Between 2002 and 2006, the Liebermann Villa was restored and converted for the use as a museum. The garden was reconstructed on the basis of paintings and old photographs. Saving this listed ensemble would not have been possible without the generous support and donations from private persons and various foundations.

A driving force behind the effort and the key to its success was the commitment and dedication of the many members of the Max Liebermann Society who volunteered their time and lent a hand in refurbishing the building and gardens. Thanks to their active support, it was possible to open the museum on April 29, 2006. The assistance of volunteers was not only vital to the restoration effort; it is equally important for the all-day work of the museum, which does not receive any public funds. Over 130 volunteers are currently involved in the Liebermann Villa, helping out as cashiers, in the bookshop, in the garden and with office work. Because the volunteers put their heart into what they do and take such personal pride in "their" museum, visitors feel truly welcome, as if they are truly Max Liebermann's guests. It is this private touch that gives the museum its special charm.

The building and gardens have now been restored to their former splendour, and the villa is open to the public as a museum. In addition to a permanent exhibition focusing on Liebermann's life and featuring his paintings, there are also special exhibitions illuminating various aspects of Liebermann's art and the art of his contemporaries. The exhibitions focus on the works Liebermann painted at Wannsee, offering visitors the unique opportunity to whatch these pieces in direct proximity to the motifs they were inspired by, and to experience this historical Gesamtkunstwerk of paintings, architecture and garden design. The cafeacute; on the terrace affords a lovely view of the garden and lake, making it the perfect place to take a breather and enjoy the unique ambience of Liebermann's "lakeside castle".

Max Liebermann had a summer house built by the lake Wannsee in 1909 that he proudly called his "lakeside castle". After spending nearly every summer for forty years in Holland, his "artistic home", he found the necessary peace and quiet and many of the key motifs for his later work at this secluded getaway far from the hustle and bustle of the city. There Liebermann regularly spent the summer months from 1914 until his death in 1935, and he completed more than 200 paintings in the 7,000 msup2; garden, which was designed following his own ideas.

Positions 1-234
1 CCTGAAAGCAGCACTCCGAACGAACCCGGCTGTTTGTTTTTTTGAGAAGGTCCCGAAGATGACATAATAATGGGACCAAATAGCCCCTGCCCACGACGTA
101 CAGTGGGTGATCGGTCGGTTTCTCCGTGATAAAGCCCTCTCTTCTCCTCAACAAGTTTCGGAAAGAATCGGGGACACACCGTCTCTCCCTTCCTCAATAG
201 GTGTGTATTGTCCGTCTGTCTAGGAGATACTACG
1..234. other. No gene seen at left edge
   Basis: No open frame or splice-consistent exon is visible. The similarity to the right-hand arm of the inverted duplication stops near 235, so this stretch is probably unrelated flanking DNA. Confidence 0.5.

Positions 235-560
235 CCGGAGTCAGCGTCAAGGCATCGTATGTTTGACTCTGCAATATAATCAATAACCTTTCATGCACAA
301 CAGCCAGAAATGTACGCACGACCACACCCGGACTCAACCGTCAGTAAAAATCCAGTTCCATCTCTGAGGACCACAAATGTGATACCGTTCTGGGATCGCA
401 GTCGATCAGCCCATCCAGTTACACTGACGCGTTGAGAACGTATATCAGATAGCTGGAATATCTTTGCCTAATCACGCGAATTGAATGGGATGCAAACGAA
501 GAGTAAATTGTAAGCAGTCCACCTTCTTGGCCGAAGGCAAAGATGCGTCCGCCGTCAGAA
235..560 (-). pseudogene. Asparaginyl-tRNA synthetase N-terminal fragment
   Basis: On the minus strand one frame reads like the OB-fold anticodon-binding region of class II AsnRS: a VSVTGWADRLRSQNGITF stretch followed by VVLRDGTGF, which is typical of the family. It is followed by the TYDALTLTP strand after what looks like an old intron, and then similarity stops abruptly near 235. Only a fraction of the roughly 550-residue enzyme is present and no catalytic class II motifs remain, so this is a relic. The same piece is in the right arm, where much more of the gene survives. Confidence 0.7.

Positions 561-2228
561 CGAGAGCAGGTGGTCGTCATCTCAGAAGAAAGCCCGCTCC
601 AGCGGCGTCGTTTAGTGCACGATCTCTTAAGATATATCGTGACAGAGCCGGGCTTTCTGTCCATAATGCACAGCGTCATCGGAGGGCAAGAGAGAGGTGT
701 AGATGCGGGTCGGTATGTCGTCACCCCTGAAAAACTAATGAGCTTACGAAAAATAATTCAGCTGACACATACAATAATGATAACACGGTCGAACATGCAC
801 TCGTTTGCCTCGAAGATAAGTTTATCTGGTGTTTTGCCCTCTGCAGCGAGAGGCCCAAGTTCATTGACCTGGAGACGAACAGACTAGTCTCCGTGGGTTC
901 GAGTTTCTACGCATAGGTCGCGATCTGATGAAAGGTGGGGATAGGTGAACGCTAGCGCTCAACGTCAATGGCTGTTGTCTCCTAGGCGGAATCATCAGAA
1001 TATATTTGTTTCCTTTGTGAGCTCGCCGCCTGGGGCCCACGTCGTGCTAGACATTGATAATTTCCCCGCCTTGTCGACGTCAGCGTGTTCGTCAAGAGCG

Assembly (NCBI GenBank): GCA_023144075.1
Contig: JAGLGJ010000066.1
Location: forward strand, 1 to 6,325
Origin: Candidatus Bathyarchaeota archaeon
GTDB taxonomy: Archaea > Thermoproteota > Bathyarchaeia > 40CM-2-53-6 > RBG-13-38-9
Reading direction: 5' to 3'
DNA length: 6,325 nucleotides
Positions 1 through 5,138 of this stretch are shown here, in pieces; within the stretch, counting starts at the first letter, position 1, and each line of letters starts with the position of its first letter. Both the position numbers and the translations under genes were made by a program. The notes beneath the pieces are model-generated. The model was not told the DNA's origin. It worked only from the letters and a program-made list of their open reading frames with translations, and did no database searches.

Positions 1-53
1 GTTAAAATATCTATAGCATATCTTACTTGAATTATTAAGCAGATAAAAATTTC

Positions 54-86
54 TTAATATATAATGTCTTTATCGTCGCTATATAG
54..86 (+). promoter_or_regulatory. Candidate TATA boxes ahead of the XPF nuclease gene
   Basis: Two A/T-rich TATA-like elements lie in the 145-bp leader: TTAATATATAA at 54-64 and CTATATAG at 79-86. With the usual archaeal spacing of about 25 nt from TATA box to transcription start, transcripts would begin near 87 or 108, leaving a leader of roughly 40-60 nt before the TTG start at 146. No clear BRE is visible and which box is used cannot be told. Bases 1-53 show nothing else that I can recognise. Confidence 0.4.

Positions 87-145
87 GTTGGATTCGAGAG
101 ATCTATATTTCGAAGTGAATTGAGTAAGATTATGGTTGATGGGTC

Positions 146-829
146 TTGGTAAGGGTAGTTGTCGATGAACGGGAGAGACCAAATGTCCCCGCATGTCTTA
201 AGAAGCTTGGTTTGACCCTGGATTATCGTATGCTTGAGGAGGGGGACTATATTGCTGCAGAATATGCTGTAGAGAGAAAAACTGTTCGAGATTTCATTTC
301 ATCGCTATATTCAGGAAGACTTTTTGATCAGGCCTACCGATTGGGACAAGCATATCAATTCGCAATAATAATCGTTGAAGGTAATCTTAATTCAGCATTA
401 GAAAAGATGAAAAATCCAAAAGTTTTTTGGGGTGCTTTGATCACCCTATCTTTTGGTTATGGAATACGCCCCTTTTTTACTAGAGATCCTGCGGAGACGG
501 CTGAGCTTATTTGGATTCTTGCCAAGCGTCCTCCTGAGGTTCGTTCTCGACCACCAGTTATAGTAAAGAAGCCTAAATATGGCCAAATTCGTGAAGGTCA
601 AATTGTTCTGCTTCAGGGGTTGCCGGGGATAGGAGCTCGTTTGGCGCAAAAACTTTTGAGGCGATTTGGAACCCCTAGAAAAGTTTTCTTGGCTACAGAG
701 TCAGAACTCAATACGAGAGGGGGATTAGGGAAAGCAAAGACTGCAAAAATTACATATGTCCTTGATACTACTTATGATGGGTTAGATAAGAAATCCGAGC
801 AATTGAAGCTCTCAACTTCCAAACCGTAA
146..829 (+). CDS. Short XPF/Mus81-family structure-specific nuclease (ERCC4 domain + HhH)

By virtue of his body of work and his political commitment as an artist, Max Liebermann is considered one of the most important German painters from the period around 1900. The descendent of one of Berlin's wealthiest Jewish families, he opposed the stuffy academicism prevalent in the German Empire of his youth, and as co-founder and president of the Berlin Secession, he helped transforming the capital from a provincial artistic backwater to a vibrant centre of the arts. Liebermann became honorary citizen of Berlin in 1927 and was appointed honorary president of the Academy of the Arts in 1932.

Liebermann commissioned the architect Paul Otto Baumgarten to design his summer house, which is built in a neo-classical style. Alfred Lichtwark, the director of the Hamburger Kunsthalle and an enthusiastic proponent of the reform movement in garden design, helped to plan the garden. Liebermann and Lichtwark created an arrangement of different "garden spaces" on the property: a cottage garden with lush shrubs; a fruit and vegetable garden; a flower terrace; three hedge gardens - which deserve to be mentioned as a landscaping highlight - and a large expanse of lawn extending down to the lakefront. Thus Liebermann created a striking combination of neo-classical architecture and landscape - a verdant Arcadia in the south of Berlin.